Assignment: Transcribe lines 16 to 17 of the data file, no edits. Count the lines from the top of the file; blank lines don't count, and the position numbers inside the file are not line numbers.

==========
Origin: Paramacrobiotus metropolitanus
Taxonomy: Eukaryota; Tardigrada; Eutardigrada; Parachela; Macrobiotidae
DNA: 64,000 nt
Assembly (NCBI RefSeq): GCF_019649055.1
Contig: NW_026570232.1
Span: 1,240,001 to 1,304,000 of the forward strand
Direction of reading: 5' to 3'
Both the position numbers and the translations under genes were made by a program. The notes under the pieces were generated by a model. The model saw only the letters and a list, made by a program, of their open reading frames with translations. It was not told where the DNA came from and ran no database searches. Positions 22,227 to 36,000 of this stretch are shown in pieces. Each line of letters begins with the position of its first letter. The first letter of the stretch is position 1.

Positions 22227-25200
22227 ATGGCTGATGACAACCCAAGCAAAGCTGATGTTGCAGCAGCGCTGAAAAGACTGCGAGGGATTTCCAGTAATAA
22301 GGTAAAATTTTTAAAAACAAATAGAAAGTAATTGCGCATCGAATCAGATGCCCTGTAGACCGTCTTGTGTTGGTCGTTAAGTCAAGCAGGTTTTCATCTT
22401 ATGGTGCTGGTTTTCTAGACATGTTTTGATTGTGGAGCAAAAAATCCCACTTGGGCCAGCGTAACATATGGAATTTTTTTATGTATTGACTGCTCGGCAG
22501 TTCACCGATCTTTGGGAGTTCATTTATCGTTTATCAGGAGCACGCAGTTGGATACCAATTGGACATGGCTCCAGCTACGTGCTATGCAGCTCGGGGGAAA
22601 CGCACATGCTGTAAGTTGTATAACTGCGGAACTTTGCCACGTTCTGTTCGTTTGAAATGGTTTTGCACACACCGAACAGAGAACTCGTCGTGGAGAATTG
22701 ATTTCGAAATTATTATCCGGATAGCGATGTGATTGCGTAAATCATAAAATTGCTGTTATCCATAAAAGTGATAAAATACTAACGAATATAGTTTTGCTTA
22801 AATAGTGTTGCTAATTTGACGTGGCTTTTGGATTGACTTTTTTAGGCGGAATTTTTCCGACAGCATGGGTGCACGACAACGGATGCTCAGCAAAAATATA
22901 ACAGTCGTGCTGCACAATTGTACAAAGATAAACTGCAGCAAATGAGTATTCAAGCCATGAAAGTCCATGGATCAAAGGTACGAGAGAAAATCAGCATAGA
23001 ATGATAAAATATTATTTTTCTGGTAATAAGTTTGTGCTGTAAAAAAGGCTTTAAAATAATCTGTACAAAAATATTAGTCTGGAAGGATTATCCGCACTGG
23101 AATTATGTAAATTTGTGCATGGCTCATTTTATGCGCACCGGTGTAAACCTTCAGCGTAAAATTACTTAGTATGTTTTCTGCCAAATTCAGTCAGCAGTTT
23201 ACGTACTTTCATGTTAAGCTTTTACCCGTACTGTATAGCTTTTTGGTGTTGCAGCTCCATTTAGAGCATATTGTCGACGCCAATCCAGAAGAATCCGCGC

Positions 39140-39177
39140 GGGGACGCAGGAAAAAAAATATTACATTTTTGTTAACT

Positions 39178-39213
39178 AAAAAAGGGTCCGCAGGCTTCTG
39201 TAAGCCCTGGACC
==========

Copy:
22801 AATAGTGTTGCTAATTTGACGTGGCTTTTGGATTGACTTTTTTAGGCGGAATTTTTCCGACAGCATGGGTGCACGACAACGGATGCTCAGCAAAAATATA
22901 ACAGTCGTGCTGCACAATTGTACAAAGATAAACTGCAGCAAATGAGTATTCAAGCCATGAAAGTCCATGGATCAAAGGTACGAGAGAAAATCAGCATAGA